Toucha Toucha Touch Me Fabrics

Monday, January 26, 2015

I have a shamefully shamelessly confession to make: I'm 24 years old and I still sleep with my baby quilt. It's far from display worthy, but even after all the lovely quilts I've cranked out, I can't go to sleep without it for one simple reason: it's the softest thing I've ever felt. Woven from the hairs of a unicorn and moonbeams. It's probably the years of wear that made it that way, but it's fueled my obsession with finding fabric with a super soft hand. It's totally my fetish.

When I first began purchasing designer fabrics, the higher price (comparable to Jo-Ann's stuff) was instantly explained once I touched the stuff. All the fabric I've purchased from the big box craft stores just can't compete. Not all designer fabrics are created equal though, and I have some strong opinions on my favorites and not so favorites.

All ratings are based on my personal opinions of the manufacturer's quilting cottons. Ratings range from ★ (meaning I wouldn't want to snuggle this fabric) to ★★★★★ (meaning I want this fabric all over me). Also be aware, these ratings are based on fabrics I have in my stash which may be older or newer. Manufacturers may have changed mills or materials which could result in different product quality.

Art Gallery Fabric: ★★★★★

Art Gallery Fabric's slogan is "Feel the Difference" for a good reason. The first time I purchased AGF, I had never heard of the company. I just remember picking up a fat quarter and going, "damn that's some softy goodness." I've noticed a lot of quilters regard it as the holy grail of softness in the industry, and I can't argue with them. Right off the bolt, they are soft as can be.

Michael Miller Fabrics ★★★★★

Michael Miller's fabrics are totally underrated in my opinion. Right off the bolt, AGF feels slightly softer, but after a wash, they come out ahead. The blouse I made for Patty Sloniger's blog tour is buttery soft. For clothing and things that are going to be washed a lot, MM's cottons are dreamy.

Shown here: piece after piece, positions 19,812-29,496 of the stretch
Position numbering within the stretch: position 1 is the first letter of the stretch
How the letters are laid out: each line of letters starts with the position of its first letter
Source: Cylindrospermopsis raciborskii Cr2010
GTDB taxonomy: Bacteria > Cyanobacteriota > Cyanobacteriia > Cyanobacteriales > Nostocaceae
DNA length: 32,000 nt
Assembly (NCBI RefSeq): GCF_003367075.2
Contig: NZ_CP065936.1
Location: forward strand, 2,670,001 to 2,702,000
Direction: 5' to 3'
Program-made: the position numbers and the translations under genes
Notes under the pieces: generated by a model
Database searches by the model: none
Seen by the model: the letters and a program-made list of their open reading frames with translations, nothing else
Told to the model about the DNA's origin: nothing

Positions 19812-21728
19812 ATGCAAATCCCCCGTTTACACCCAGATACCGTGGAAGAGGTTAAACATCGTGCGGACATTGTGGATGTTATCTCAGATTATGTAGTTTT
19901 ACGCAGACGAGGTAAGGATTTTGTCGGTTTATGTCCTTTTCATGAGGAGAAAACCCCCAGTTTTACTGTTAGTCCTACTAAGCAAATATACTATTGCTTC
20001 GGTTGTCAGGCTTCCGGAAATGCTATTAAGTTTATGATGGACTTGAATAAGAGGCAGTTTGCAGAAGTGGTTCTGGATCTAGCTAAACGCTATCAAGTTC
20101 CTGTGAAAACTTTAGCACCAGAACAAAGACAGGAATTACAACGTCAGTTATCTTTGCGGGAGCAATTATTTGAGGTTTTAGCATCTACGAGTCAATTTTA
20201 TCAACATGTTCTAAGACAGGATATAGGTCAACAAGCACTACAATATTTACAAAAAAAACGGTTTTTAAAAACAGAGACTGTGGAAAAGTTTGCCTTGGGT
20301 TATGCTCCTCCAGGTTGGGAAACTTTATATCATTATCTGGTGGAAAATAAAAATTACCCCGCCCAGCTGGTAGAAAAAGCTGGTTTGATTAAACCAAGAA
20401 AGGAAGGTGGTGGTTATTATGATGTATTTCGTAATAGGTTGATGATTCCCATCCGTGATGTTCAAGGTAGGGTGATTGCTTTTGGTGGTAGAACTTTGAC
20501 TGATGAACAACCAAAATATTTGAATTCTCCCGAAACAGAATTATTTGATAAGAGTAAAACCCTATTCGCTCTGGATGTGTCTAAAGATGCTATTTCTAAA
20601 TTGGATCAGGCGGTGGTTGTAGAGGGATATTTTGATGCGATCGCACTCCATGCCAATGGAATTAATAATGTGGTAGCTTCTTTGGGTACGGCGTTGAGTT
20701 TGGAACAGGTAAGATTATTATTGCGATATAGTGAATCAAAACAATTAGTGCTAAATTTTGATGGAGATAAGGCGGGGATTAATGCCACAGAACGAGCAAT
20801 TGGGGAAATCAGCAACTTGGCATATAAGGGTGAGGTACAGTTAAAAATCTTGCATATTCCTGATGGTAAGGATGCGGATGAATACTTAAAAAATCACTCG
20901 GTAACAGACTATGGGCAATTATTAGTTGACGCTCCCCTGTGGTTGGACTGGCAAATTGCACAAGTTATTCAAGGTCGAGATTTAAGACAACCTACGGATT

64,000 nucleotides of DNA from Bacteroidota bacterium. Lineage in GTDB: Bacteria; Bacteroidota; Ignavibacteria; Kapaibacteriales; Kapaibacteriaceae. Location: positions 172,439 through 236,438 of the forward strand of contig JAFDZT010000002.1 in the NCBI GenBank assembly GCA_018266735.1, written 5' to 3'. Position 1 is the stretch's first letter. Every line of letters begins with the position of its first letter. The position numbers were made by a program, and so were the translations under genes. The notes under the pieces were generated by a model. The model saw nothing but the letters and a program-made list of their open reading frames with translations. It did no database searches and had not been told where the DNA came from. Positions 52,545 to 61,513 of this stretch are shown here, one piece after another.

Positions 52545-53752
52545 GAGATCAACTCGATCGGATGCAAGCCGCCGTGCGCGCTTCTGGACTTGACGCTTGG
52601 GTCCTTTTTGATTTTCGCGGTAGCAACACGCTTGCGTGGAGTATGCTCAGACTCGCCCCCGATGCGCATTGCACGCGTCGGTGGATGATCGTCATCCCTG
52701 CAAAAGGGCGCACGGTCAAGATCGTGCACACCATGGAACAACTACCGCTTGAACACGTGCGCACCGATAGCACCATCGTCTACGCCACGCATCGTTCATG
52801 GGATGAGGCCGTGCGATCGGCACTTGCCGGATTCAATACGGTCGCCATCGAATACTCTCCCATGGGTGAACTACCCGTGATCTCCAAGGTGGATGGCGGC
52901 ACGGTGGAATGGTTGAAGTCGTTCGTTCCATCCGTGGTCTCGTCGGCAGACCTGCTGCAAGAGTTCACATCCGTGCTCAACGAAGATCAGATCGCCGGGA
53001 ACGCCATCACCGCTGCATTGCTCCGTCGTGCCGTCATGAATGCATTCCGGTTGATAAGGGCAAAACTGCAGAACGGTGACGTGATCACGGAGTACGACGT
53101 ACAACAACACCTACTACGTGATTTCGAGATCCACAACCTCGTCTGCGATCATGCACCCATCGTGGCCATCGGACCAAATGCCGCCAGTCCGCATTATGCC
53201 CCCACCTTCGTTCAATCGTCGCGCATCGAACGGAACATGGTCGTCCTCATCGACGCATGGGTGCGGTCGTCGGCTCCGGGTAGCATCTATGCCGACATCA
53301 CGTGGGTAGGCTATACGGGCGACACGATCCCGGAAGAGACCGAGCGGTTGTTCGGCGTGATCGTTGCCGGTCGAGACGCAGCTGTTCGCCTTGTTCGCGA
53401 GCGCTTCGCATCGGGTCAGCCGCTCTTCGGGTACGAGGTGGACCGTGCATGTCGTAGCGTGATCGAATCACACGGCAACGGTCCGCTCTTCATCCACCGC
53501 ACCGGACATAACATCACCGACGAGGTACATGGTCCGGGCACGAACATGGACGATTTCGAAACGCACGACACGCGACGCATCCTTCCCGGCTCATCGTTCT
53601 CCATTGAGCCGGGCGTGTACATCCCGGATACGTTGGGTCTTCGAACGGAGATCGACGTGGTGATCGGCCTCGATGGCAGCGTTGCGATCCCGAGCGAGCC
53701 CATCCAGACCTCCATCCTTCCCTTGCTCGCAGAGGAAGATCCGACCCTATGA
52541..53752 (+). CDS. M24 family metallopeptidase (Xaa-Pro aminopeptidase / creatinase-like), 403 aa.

Clothworks Organics ★★★★★

Clothworks only has a few lines of organic quilting cottons (mostly those by Penguin & Fish), but they are super soft off the bolt and even softer after washing.  For organic fabrics, they're also very affordable (only $10.95 per yard on Hawthorne Threads). My crazy cat lady dress was made from this cotton and it's probably the softest garment I've made from quilting cotton.

Windham Fabrics ★★★★½

Windham is another unsung hero in the softness arena. It has a nice fine weave and feels comparable to MM off the bolt. However, it doesn't dramatically improve with washing like MM's cottons. 

Cotton + Steel ★★ 

Cotton + Steel is taking over my stash. I've used it for quilts, dresses, accessories, etc. and it falls in the middle of the pack with a lot of other manufacturers. It's a little thicker than my top three, but average thickness for quilting cotton. It softens up nicely after washing and I like that it does have a little more weight to it for some garments. Besides, C+S has amazing cotton lawn and double gauze so they bring out the big guns for snuggling with those substrates! 

Cloud 9 Fabrics ★★★ ½

Cloud 9's quilting cotton is a little quirky. Off the bolt, it feels a little unusual. It's smooth like Windham but has less drape. It's more pronounced on darker prints which makes me think it's the result of the sizing or some part of the printing process. Whatever it is, it disappears in the wash and is comparable to C+S post-washing.

Free Spirit Fabric ★★★

Free Spirit's cottons are tricksy. They feel smooth and silky off the bolt (I'd put them on par with Windham), but post-wash, they fall behind C+S. They're by no means poor though. They're solidly average in terms of softness.

Alexander Henry, Andover, Blend, Moda & Riley Blake ★★★

These manufacturers are solid average in softness with no surprises after washing.

Robert Kaufman ★★½ to ★★★

I'm not sure if it's my imagination, but I feel a difference between the Kona cotton solids and printed designer fabric from RK. The Kona feels a little stiff off the bolt, but feels fine after a trip through the washing machine. The designer prints on the other hand feel somewhat coarser both pre and post-wash. 

Dear Stella ★★½

Dear Stella's quilting cotton doesn't feel that much nicer than Jo-Ann's Fabrics in my opinion. It has a finer weave, but the overall quality doesn't match up to the rest of the above brands.

Birch Fabrics ½

Birch is definitely my least favorite of the designer pack. After I got my Acorn Trail bundle, I noticed the fabric felt completely different from Fort Firefly, which had a great hand. I send an email to ask about it and this is the response I got: